A bushcraft gear list typically includes a cutting tool (knife, axe, or saw), fire starter, shelter (tarp, tent, or hammock), cooking equipment (pot, stove), water purification system, navigation tools (compass, map), cordage (paracord or rope), first aid kit, appropriate clothing, and a backpack for storage.
Heading into the wilderness with nothing but the gear on your back is an incredibly freeing experience you will remember for a lifetime. But nothing is worse than spending all day trekking to find out you forgot to pack your fire starter. I have written this article for you to use as a checklist of all the equipment you should pack while preparing for your adventure.
I have also put together this bushcraft gear list pdf to print out and check off one at a time.
Table of Contents
The most essential tool to pack is a knife. This can be the difference between an empty belly and a full one. They are incredibly versatile and can be used to do everything from food preparation, skinning small game, felling small trees, prepping kindling, starting fires, and general campsite repairs.
Bushcrafting knives are special tools that are shorter and thicker than most knives. This allows them to be struck on the back of the blade to cut through wood and to be used to skin small game without damaging the pelt. Selecting the best bushcraft knife for your own needs is a very personal and subjective decision.
They generally have a blade length of between 4 and 12 inches. I prefer a blade that is 3/32″ wide for fine wood carving and 5/32″ for cutting through wood.
If you have to choose between a knife, an axe, or a saw to save weight, I recommend a knife because of its versatility.
A high-quality bushcraft axe is one of the most useful pieces of equipment you can carry with you. They allow you to clear your campsite, build your shelter, split firewood, prepare kindling, and even prepare food. A bushcraft axe should be between 20 and 24 inches in length and weigh 2.5 pounds with a 3.5 inch cutting edge.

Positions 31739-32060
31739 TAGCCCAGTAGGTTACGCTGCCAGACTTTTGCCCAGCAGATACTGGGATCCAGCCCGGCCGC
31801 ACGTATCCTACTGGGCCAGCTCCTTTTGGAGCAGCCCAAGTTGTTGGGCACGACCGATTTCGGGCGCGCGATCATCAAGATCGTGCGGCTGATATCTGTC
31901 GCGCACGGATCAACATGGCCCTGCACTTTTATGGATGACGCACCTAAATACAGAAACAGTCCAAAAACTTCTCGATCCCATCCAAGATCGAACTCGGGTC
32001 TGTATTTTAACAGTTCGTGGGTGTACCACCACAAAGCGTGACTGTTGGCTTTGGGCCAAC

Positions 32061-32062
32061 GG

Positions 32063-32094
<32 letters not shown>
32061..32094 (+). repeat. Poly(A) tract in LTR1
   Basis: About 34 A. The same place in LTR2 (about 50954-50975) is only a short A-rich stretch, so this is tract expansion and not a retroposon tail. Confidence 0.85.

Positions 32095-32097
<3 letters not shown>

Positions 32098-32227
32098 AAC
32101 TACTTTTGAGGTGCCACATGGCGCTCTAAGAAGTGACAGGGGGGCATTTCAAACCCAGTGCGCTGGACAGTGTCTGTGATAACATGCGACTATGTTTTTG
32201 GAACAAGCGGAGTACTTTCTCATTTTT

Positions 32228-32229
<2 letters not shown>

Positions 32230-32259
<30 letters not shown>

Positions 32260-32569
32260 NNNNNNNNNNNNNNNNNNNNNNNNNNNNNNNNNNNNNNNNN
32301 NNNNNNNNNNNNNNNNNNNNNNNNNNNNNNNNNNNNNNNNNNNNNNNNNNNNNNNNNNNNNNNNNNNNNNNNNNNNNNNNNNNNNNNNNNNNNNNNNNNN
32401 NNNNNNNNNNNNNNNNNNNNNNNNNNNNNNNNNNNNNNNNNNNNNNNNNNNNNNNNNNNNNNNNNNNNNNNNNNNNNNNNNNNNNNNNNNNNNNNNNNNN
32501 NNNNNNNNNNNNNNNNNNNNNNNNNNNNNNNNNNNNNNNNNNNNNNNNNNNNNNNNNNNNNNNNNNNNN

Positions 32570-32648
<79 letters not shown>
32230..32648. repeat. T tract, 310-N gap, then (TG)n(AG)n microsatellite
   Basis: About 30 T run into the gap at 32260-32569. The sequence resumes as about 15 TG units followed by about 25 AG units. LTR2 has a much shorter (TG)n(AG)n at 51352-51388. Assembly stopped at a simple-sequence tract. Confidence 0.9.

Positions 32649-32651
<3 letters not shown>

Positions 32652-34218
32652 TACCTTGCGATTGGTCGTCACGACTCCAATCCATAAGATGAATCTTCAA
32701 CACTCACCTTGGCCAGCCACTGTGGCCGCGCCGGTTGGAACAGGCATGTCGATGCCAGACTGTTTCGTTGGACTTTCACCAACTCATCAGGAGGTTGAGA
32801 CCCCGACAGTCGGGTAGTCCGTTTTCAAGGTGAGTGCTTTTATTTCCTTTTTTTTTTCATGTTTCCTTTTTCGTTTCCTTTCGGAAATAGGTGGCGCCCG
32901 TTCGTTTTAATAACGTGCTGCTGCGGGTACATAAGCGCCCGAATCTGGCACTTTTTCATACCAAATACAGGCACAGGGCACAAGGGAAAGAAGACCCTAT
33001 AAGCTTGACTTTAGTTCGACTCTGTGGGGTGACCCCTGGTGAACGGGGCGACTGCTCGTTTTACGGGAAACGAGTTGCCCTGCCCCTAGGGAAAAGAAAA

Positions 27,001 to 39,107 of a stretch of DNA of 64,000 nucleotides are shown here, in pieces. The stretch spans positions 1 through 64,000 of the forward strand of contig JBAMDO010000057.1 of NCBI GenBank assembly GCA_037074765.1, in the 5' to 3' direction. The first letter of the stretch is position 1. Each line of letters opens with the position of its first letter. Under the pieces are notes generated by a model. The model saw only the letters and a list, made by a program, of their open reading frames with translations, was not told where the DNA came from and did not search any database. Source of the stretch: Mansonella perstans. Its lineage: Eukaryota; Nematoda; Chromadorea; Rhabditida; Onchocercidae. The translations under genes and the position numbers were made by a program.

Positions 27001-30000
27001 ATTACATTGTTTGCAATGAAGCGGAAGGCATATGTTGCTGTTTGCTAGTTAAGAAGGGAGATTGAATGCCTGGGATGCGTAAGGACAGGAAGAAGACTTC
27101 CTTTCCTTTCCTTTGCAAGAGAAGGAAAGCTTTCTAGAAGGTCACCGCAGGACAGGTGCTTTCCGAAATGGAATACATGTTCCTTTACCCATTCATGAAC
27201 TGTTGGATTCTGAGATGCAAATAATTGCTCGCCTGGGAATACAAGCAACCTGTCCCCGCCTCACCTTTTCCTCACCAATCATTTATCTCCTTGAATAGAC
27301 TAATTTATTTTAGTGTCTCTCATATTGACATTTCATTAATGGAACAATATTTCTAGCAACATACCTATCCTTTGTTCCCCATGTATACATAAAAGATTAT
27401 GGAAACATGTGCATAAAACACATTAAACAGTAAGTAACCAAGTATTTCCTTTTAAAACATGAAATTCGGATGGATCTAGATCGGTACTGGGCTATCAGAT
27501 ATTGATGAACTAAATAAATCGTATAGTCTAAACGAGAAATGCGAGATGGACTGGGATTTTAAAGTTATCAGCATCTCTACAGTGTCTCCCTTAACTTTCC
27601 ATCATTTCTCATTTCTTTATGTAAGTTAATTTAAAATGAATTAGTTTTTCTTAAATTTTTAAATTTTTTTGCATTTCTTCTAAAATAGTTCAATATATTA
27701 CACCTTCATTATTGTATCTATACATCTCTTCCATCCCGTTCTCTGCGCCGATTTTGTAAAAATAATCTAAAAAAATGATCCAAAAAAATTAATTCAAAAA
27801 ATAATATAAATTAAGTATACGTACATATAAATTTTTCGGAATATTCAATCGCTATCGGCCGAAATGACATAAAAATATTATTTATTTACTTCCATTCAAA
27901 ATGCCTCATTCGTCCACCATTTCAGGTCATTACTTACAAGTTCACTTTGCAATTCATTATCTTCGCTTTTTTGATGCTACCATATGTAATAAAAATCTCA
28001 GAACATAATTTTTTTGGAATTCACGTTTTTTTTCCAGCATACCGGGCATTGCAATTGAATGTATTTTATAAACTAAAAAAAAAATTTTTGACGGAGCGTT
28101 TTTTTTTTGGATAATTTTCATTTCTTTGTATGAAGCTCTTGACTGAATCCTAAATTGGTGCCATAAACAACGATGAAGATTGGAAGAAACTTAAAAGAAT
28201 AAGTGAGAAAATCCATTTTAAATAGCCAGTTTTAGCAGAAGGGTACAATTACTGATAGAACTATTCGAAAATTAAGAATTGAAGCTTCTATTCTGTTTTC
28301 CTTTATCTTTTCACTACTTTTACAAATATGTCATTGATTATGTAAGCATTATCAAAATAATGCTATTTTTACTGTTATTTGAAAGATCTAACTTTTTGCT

You will often hear of a bushcraft axe described as a camp axe, a boys axe, or a cruiser. They are smaller and lighter to make them easier to strap to your backpack. It is rare that you will be felling large trees, so having the smaller-sized axes are more versatile.
I have also found an axe to be useful for clearing trails more easily than a knife or saw.
If your bushcraft axe is one the large size, you should consider packing a smaller carving axe. Carving axes are used to create all manner of new tools. Just having a carving tool means you don’t need to pack a whole range of other gear.
Some of the items I have carved over the years include:
- Feather sticks
- Small game traps
- Tool handles
- Walking sticks
Without a carving axe, you would need to pack and carry more equipment, especially cutlery.
A folding saw is another useful but optional tool to bring on your bushcrafting journey. They are useful for felling small trees, limbing branches, building shelters, repairing tools, and crafting gear. They are extremely lightweight and can be packed in your backpack without damaging your other gear. I would go with a folding saw with a wooden handle, so that you can easily replace it if it breaks. You should consider bringing a sharpener that works on a serrated blade.
A ferro rod or any kind of firestarter is crucial to quickly get your first fire going. If you are more experienced, you can create a bow drill, but I recommend practising this at home first, so you don’t have a cold and dark first night. Ferro rods are lightweight and make lighting a fire a breeze.
I have written some more instructions about how to use a ferro rod if you haven’t used one before.
A blunt axe is a useless axe. Keeping your gear in top condition is essential and I don’t leave home without a sharpening stone. There are also plenty of sharpeners available that will work on both axes and knives. The longer you use your axe without sharpening it the more strikes you will need to use to fell a tree or split a log. This may not be a big deal if you are only going away for a few days, but if you are planning on a multi-week trip then you will need to sharpen your axe throughout. The increased muscle fatigue by using a dull blade is significant.
It is also dangerous to use a blunt knife. You will end up using a lot more pressure to cut through game and can increase the risk of cutting yourself.
If you are packing a saw, you should consider getting a second sharpener that works on serrated blades.
First Aid Kit
Another essential item is a first aid kit. Selecting a kit that is both useful and lightweight is important. It is almost certain that you will need bandages and antiseptic cream at some point, whether from a cut from a branch or by grabbing the wrong end of your knife.